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Quiz for managers: Documenting discipline the legal way

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Documentation quiz for managers

It’s important to know the kind of language managers should—and should not—use in documentation. Test your knowl­edge by answering “True” or “False” to the following statements:

_____ 1. An employee is caught stealing company equipment. It’s best to list the termination reason as “gross misconduct” since “stealing” could be defamatory.

_____ 2. An employee with a disability is having trouble meeting job standards. It’s better to list her performance as “satisfactory” so she doesn’t become discouraged.

_____ 3. A disciplinary warning should always contain language that spells out the potential penalties the employee faces if he repeats the offense.

_____ 4. If an employee is terminated for poor performance, the best way to disqualify him from unemployment benefits is to use terms such as “unsatisfactory work” or “totally inefficient.”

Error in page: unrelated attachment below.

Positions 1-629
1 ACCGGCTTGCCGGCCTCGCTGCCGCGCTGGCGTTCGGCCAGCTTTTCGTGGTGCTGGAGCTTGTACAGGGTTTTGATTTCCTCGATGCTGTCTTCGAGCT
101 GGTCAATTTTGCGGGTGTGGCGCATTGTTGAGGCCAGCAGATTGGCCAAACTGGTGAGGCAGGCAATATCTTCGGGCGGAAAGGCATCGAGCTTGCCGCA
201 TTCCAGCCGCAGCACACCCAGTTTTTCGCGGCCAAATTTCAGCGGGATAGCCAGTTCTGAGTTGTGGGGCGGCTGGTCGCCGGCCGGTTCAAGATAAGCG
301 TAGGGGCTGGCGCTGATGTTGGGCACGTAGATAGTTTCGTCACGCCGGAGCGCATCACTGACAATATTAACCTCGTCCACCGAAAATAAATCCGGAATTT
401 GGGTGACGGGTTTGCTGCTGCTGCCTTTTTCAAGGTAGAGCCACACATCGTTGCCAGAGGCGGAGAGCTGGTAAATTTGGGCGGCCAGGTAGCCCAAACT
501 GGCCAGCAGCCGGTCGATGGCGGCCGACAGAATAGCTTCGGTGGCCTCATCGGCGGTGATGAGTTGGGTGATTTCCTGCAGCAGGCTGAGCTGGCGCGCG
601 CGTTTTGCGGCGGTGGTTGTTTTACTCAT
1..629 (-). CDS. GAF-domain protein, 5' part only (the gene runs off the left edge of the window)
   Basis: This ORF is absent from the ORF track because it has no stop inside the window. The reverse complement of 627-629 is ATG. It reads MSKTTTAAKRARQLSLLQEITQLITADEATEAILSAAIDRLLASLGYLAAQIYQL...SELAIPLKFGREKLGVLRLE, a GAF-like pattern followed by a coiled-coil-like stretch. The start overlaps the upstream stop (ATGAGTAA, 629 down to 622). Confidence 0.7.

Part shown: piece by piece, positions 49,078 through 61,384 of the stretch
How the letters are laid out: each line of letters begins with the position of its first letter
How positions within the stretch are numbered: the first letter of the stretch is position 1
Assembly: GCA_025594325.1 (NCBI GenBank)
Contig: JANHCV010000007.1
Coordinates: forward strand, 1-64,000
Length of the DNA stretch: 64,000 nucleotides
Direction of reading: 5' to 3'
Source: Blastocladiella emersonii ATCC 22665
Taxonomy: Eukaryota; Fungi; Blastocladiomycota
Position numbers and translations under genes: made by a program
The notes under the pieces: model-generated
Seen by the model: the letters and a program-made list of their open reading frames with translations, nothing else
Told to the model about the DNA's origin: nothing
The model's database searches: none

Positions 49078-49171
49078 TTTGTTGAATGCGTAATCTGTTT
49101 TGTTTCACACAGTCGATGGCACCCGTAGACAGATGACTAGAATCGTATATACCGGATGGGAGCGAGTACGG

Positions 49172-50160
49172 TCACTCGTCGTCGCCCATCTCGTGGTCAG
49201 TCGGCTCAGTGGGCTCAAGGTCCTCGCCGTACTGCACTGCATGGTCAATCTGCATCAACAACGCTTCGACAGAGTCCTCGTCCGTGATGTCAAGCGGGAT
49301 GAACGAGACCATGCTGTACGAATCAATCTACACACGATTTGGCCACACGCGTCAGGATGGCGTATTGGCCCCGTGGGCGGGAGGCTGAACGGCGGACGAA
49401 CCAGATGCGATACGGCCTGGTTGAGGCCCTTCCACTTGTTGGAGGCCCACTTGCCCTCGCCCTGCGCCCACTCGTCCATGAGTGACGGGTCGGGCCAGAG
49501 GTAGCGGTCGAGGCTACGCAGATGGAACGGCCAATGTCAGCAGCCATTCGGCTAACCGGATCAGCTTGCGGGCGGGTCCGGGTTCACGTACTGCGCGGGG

ANSWERS

1. FALSE. It’s not defamatory to list the truthful reason for an employee’s termination and to share that on a need-to-know basis. Sharing the reason with other employees or the public could be defamatory.

2. FALSE. This type of thinking can land a man­ager in the middle of a disability discrimination lawsuit if the employee has to be fired and then fights your performance reasoning in court. So be honest. Spell out the problems and attempt to find solutions.

3. TRUE. Courts typically uphold claims if they believe an employee was not properly warned about the possible consequences of future violations. So spell out in writing exactly what the em­­ployee can expect from further violations.

4. FALSE. Terms such as “unsatisfactory work” are the very ones that could result in unemployment benefits. Such payments are typically withheld only when employees are terminated for gross insubordination or willful misconduct.

 

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